Pen Friends ~ We are pleased to welcome Young Adult author, Caroline George to talk about her upcoming book, her writing journey, and her writing advice with SP readers and writers!
SP: Welcome Caroline! Can you start out by telling us a bit of who you are and when you started writing?
Overview: I’m the author of “The Prime Way Trilogy” and “The Vestige.” I write for “Pursue Magazine,” lead startup company Local Publishing and work as a part-time publicist for recording artist Autrey. When I’m not attached to my laptop, I’m attending college classes at Belmont University, meeting with friends at Nashville coffeehouses or serving with ministry My Local. All that said, I’m a productivity junkie who believes in making the most of time and living life to the fullest.
Stories have been my passion since I was a toddler. Before I could hold a pencil, I told my mom stories, she’d write them down and let me illustrate the pages. In middle school, I started writing with fervor and made it a goal to be published by my sixteenth birthday.
Writing began as a therapeutic escape from my preteen troubles but morphed into a vision fueled by calling, determination and stubbornness.
SP: Essential info next. Tea or Coffee? And one fact about yourself that we wouldn’t know by looking at you?
Coffee. Always. I’m convinced it’s a food group. Whenever I go out to eat, I usually end up at a coffeehouse.
Fun Fact: Unlike most authors, I’m a total extrovert. I love public speaking, meeting new people and stepping out of my comfort zone.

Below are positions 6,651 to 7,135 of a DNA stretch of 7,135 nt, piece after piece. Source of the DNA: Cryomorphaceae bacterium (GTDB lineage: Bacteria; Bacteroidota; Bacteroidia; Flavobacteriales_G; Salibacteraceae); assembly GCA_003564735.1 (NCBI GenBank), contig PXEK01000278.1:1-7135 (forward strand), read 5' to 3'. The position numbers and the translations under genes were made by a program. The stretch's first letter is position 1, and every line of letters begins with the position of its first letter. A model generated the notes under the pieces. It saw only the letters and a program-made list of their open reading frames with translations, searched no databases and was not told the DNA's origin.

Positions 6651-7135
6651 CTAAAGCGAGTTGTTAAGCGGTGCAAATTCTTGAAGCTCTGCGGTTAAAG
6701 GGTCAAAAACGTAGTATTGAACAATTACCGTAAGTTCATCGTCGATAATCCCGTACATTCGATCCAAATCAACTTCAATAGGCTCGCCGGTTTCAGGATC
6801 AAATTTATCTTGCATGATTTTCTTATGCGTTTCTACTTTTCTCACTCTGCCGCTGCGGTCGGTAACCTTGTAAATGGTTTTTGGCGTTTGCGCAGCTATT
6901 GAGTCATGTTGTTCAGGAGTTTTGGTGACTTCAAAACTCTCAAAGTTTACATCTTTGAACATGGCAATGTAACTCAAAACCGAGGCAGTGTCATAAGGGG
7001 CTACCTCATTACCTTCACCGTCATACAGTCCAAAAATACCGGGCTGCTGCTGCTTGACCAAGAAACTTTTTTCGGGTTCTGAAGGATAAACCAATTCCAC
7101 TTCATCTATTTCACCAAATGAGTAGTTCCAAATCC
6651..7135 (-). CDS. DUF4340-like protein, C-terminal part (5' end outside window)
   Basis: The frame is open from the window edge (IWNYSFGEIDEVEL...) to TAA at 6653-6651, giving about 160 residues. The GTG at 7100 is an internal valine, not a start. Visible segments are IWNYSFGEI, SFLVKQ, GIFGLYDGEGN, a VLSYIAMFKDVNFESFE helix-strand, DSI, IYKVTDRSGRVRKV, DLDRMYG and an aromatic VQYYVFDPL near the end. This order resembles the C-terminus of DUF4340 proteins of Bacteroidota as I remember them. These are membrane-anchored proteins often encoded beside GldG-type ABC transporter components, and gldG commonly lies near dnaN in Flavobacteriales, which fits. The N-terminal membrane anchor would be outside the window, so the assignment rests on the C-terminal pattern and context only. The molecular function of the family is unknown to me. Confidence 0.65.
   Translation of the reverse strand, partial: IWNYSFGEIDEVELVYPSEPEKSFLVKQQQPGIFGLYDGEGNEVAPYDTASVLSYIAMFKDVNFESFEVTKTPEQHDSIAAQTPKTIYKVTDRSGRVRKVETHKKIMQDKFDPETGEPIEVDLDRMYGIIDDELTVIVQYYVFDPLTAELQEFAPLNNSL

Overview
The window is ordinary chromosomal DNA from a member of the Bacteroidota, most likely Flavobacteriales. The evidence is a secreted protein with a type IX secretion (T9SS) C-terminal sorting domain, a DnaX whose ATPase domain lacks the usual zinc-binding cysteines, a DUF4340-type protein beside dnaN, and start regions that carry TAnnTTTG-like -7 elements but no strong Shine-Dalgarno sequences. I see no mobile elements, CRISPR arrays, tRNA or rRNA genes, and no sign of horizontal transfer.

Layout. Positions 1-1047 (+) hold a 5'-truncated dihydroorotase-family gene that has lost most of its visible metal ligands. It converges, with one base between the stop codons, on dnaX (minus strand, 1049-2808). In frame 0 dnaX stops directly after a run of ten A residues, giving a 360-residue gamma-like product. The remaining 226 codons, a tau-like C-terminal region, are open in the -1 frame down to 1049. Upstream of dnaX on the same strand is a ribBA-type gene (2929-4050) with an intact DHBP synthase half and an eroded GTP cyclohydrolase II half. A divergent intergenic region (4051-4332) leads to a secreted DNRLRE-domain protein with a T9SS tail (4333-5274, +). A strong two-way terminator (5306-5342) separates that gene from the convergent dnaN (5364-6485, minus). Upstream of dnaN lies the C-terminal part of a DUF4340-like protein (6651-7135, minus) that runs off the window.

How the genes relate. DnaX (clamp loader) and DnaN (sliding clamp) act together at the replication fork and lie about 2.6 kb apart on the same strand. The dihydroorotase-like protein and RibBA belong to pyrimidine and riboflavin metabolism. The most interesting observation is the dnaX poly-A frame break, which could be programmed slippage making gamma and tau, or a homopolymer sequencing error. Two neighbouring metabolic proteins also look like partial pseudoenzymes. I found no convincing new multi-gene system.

SP: So, let’s talk about your new book, THE VESTIGE. How did this idea come about?
I was sitting in Starbucks when I realized my life was pretty. The people around me sipping their lattes were pretty. The shopping mall across the highway was filled with pretty things. But when I checked my news feed and saw disturbing headlines, I concluded that my life is nothing more than an illusion: The world isn’t a pretty place, yet it is unbelievably easy for people to go throughout their day without noticing the dirt.
“The Vestige” was born from the questions: What if the end of the world has already occurred? What if our final demise happened slowly, secretly . . . and we’ve been oblivious to it all?
If we live in a pretty bubble of shopping malls and Starbucks, could we miss the truth because we’re too comfortable to see it?
“The Vestige” is a book close to my heart. It began as a mashup of several story ideas but transformed into a call to action, a call to awareness.
SP: Evernight Teen Publishing – How has your experience been with them?
The Evernight Teen staff have been professional, fast and kind. They’ve supported my over-the-top marketing plan and worked to provide the materials needed for a successful release.
SP: Awesome to hear. We are very impressed that you started writing and publishing at such a young age! Can you share your secrets on writing habits, editing and publishing with our teen and adults writers?
Successful writing, in my opinion, is the product of a tenacious attitude and purpose-driven mindset. Habits can help provide the atmosphere needed to write, but they can’t keep someone writing.
1. Write with purpose. If you don’t believe in your work’s message, you won’t be an effective writer and will most likely give up when the process gets tough. However, if you’re certain your words will make a difference, you’ll write with urgency and will remain steadfast in the trials.